I think that us, the present and future generations have the task of taking architecture back to were it belongs. They noticed this in the XV and XVI centuries, and the Renaissance was born. They noticed it again in the XIX century and Neoclassicism was born. We should re direction architecture in the way it should: to a constant and regular development and evolution. Combining classic aesthetics with modern knowledge. We can use the last century as an experimental time. How do we do this? We now know much more different materials that we can use, such as mass produced crystal, aluminium or cobblestone alternatives. We can use steel to make better buildings. We know the structure theories iniciated by Le Corbusier. We now can make curtain walls. We can make taller buildings. We can make different intricated structures, proven by architects such as Gehry (although I hate him), Santiago Calatrava or Frank Lloyd Wright. Combining modern shapes (not that I'm implying that we should make a Gehry's Guggenheim made with marble and using ornaments like gargoyles and with triglyphs for example ), structures and materials but adorning them and making them as aesthetically pleasing as classic architecture used to be. We need to re use and redevelop old techniques and resources such as column capitals and orders, porticos and peristyles, different types of arches, vaults, etc.

And this comes with other important point: Identity. Back then, every town, every nation had its own identity. You can easily see the differences between spanish and italian baroque for example. Homegrown artists generally used to make their work in their own lands. Italian artists for Italy, french artists for France, spanish artists for Spain, turk artists for the Ottoman Empire, chinese artists for the Chinese Empire, and so on. Now, everyone can make any kind of building in any place in the world. You can place a chinese building in the USA or England for example, and it would most likely not look out of place. We need to give each country its identity back. I'm not saying that architects should not make buildings outside of their countries; I'm saying architects should adapt to other countries traditions and culture before making a new design there. The only good example of what I'm saying, I think, is brazilian modern architecture. It started with Oscar Niemeyer and Lúcio Costa, and you can still see it in Paulo Mendes da Rocha. They have an identity. You can recognize brazilian architecture easily, anywhere. Many other big countries fail to have a way of making architecture of its own. I wouldn't like to see some of the buildings in Brasilia, Rio or any other Brazilian city on any place other than Brazil. It just wouldn't feel right. That's why I love the fact that almost all Niemeyer's buildings were built in Brazil. I think he basically started Brazilian architecture and certainly influenced every contemporary brazilian architect. Some aspects and characteristics I've seen are quite usual in Brazilian architecture: Simple shapes, interaction between straight lines and curves, minimalism, bare concrete facade, plain white + crystal facade, contrast between the juxtaposition of bare concrete or plain white with stong basic colours like red or blue, for example, specially in the interiors.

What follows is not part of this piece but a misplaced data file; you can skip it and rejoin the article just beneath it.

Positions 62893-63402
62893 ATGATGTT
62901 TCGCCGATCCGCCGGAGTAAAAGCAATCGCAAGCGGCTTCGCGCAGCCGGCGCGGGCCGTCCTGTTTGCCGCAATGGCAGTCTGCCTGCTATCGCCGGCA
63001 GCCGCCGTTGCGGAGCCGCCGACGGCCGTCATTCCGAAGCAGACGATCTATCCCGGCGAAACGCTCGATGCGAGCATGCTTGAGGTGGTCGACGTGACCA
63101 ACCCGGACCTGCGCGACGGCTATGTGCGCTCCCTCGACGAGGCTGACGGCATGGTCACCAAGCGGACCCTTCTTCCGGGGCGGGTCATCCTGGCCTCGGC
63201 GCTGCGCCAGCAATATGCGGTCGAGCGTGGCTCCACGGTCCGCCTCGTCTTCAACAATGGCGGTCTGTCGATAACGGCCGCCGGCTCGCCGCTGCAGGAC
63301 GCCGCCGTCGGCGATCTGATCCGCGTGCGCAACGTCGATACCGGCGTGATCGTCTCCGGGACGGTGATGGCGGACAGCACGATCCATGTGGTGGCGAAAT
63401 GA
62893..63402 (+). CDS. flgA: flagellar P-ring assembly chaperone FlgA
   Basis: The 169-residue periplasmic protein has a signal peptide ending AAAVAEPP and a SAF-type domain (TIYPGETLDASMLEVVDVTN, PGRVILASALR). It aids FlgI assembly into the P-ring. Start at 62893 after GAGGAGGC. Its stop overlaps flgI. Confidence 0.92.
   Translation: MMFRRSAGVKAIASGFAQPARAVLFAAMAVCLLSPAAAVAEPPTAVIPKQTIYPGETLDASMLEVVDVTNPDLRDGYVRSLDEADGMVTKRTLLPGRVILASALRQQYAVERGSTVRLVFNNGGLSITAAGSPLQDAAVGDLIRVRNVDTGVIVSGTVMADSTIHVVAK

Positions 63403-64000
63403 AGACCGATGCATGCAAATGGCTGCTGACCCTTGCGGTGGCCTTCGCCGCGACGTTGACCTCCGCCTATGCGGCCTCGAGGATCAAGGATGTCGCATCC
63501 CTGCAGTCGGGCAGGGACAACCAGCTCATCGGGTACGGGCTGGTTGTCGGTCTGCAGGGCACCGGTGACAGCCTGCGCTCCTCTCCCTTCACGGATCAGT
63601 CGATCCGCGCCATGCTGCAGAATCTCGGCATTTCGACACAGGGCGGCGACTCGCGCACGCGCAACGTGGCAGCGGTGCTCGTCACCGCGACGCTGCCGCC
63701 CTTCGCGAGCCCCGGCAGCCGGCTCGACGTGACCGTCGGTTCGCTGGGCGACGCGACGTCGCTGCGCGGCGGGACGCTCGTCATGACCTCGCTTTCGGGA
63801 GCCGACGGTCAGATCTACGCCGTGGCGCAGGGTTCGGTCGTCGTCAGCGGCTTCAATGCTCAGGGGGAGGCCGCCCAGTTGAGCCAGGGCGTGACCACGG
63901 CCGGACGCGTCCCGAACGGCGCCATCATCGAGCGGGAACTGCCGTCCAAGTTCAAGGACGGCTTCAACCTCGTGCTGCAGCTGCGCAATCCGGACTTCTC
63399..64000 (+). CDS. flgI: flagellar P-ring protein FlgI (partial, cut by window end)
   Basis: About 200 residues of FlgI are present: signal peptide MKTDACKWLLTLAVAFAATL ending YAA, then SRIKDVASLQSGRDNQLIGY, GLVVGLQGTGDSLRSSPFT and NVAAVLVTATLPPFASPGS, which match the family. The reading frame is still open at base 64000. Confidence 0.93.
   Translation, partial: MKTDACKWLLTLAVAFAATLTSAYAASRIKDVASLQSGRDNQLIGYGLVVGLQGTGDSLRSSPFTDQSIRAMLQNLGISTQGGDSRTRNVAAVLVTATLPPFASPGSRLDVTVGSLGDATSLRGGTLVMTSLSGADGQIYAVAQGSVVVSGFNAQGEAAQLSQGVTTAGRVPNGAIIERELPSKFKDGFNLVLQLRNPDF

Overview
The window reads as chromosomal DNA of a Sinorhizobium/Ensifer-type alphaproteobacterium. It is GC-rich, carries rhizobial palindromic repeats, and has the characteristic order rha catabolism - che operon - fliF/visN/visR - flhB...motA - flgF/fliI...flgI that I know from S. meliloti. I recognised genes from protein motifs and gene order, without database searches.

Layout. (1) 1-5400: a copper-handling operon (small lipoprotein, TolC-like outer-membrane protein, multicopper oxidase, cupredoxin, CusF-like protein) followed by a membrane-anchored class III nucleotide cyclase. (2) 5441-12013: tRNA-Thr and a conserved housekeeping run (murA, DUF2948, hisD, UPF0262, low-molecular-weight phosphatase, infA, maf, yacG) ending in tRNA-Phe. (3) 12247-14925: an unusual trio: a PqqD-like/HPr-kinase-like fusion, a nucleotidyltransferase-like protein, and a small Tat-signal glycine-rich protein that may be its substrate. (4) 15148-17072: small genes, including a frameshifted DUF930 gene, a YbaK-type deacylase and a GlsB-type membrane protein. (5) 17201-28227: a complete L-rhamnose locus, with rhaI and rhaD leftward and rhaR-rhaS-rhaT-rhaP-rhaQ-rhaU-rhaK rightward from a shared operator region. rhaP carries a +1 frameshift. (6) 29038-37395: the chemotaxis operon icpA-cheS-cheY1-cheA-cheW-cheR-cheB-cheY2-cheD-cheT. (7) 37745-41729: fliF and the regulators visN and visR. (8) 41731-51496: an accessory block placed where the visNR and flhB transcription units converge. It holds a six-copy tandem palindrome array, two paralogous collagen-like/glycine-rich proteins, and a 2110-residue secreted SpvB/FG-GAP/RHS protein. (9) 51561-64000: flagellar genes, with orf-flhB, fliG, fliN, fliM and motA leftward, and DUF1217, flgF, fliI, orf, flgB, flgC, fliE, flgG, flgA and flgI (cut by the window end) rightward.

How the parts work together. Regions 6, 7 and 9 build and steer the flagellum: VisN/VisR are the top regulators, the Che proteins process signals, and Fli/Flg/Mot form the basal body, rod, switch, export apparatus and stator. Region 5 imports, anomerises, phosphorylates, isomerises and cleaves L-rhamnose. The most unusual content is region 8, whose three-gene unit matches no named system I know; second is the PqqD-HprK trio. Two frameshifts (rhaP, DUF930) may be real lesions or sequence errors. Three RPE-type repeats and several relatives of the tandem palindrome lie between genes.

If we manage to merge what I said before, we can make architecture beautiful again. This also applies for other forms of art: painting, sculpture, music, literature...
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Old June 21st, 2016, 06:30 AM   #7490